It’s time for the second VirtualVet blog for February. Following on from this months first blog commenting on #Februdairy, this blog focuses on the recent 2018 NFU conference held in Birmingham. Following lots of interesting discussion this blog highlights two of the key points from the conference.
At last week’s well attended and well reported NFU conference, two complementary calls attracted our attention. Being agricultural engineers and technologists, we welcomed the announcement that over £90 million will be invested in UK agri-tech. Greg Clarke MP (Secretary of State for Business, Energy and Industrial Strategy) also commented on the proposed investment:
“Investment will include the creation of translation hubs that bring together farmers and growers, businesses, scientists, and centres for agricultural innovation to apply the latest research into farming practice. This should be a big boost to the knowledge exchange that already takes place across food and farming.”
Mr Clarke acknowledged the diverse skill set required to be a farmer, calling for the need to increase training and skills development in agriculture to mirror that already in place in other industries. Such a focus on skills development must be welcomed in an increasingly technology driven industry. Support for this also came for January’s AHDB’s productivity report which clearly sets out the need for greater productivity, which can be enhanced by the use of innovative agricultural technology on farms.
As well as enhancing productivity, we believe that the use of technology can also reduce stress for farmers. Innovative technologies can provide reassurance to farmers that animals are healthy, that their enterprise is running efficiently, and that yields are productive. This combination can contribute to the positive mental health for both farmers and their families. Not only is this important at a time where we are seeing suicide rates amongst farmers increase, but also as there is growing recognition that stress is a major contributor to farming accidents.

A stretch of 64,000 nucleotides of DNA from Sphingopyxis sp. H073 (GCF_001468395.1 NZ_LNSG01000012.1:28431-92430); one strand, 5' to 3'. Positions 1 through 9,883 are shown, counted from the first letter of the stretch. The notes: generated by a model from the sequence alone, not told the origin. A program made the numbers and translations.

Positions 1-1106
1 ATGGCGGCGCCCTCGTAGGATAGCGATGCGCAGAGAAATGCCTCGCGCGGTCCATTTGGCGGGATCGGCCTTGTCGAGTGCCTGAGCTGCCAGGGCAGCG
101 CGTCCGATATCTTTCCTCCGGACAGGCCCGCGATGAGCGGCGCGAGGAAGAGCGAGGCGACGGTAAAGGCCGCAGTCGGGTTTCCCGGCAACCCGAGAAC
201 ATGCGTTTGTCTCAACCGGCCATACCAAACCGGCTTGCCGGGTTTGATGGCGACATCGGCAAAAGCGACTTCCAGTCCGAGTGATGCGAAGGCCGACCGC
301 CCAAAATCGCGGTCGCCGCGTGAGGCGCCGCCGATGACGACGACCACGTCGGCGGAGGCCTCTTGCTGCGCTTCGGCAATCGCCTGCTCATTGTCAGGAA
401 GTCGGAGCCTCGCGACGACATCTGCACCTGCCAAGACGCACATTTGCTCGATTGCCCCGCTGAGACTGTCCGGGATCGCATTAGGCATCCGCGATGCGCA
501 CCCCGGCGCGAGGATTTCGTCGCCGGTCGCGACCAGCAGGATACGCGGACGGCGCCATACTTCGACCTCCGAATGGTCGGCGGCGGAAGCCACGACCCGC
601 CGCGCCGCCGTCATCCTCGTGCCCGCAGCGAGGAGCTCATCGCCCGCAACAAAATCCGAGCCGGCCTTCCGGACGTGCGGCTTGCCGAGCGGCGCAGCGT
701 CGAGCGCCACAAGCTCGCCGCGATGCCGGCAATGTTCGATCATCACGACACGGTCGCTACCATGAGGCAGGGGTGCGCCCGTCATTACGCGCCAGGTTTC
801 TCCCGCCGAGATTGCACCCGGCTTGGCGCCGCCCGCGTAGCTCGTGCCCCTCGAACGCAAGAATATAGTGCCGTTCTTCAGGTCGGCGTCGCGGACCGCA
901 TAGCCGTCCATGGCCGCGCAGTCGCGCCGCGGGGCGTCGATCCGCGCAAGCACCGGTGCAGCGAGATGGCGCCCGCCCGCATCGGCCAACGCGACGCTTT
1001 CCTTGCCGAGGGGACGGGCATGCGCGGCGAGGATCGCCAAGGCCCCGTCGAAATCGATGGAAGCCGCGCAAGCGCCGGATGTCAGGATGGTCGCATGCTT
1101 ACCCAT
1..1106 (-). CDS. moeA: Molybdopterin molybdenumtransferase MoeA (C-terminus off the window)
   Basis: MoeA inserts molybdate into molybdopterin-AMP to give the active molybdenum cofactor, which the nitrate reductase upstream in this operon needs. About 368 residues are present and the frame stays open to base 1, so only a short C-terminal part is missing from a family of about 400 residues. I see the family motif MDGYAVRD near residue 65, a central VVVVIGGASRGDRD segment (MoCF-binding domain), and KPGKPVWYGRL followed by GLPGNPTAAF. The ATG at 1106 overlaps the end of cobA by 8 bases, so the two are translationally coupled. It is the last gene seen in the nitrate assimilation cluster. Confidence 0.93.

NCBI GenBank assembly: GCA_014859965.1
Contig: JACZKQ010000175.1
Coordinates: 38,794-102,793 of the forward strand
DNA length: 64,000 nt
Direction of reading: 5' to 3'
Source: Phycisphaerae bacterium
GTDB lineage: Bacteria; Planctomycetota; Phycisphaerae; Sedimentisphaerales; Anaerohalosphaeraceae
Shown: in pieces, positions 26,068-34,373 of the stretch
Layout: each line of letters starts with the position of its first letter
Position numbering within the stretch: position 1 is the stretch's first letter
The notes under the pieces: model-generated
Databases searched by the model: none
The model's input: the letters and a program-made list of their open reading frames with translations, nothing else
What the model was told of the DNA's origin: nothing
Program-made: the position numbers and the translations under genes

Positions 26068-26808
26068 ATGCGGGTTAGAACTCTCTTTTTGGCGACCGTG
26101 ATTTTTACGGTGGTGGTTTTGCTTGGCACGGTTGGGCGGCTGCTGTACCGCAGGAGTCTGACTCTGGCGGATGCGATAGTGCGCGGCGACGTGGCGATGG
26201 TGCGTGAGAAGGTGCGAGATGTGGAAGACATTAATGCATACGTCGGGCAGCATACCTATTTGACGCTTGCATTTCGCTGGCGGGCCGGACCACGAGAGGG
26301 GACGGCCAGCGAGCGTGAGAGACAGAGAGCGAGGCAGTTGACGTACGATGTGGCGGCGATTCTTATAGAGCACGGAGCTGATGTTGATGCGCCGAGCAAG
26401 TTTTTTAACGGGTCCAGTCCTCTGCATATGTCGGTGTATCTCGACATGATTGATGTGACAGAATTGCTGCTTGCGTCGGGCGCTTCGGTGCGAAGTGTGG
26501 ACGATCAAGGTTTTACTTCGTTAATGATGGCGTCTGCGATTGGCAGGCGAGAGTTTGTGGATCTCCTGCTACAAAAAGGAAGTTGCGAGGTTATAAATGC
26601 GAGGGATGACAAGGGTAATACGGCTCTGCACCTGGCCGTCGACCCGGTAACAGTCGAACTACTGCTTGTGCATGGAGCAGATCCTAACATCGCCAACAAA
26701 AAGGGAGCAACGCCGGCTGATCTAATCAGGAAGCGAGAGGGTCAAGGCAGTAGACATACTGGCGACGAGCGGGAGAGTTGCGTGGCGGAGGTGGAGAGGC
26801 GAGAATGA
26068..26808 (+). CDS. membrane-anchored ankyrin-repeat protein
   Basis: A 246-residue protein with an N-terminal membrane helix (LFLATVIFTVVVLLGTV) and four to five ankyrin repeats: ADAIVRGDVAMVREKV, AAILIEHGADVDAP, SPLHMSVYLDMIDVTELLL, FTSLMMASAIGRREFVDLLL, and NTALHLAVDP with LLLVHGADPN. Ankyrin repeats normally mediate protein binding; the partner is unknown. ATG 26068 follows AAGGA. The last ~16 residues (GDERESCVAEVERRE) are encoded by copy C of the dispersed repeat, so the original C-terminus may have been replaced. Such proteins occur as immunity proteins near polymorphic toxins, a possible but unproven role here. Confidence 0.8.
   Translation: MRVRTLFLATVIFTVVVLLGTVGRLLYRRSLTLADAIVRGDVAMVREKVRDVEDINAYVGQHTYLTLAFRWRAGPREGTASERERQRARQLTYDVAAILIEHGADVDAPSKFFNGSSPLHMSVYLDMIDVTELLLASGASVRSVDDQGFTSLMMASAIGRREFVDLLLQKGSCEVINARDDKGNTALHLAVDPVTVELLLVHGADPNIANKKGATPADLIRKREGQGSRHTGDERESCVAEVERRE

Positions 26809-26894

Another important topic of discussion at the conference was the need for improved Internet and communications infrastructure in rural areas, including mobile phone coverage. To combat this, it was stated that additional funding has already been committed to improving communications connectivity. This highlights an increasing awareness that expanding the agricultural technology industry, as well as exploiting big data and other innovations, cannot happen without basic infrastructure in all regions of the country.
Considering this and following investment we see the potential for increased skills development, use of agri-tech, and productivity, as well as better rural communications. To our mind, we believe these are ways of enabling and empowering farmers to take the time to look after their own safety, both in terms of physical well being and mental health. Increasing safety awareness was echoed by the NFU, who have called both farmers and the farming community to ‘turn the tide against an acceptance of poor practice industry wide’. The #SeeItChangeIt campaign is working to encourage farmers to see a risk and change it. This is promoting the wellbeing of farmers and improve all aspects of the farming industry. It is clear that both investment in infrastructure and technology will facilitate the use of best practice on all farmers.
In conclusion and in wake of the NFU conference it is clear that both investment and development of agricultural technology and innovations, as well as improvements rural infrastructure are badly needed. This will be vital to ensuring both the future productivity of our farming industry, but also improving farm safety.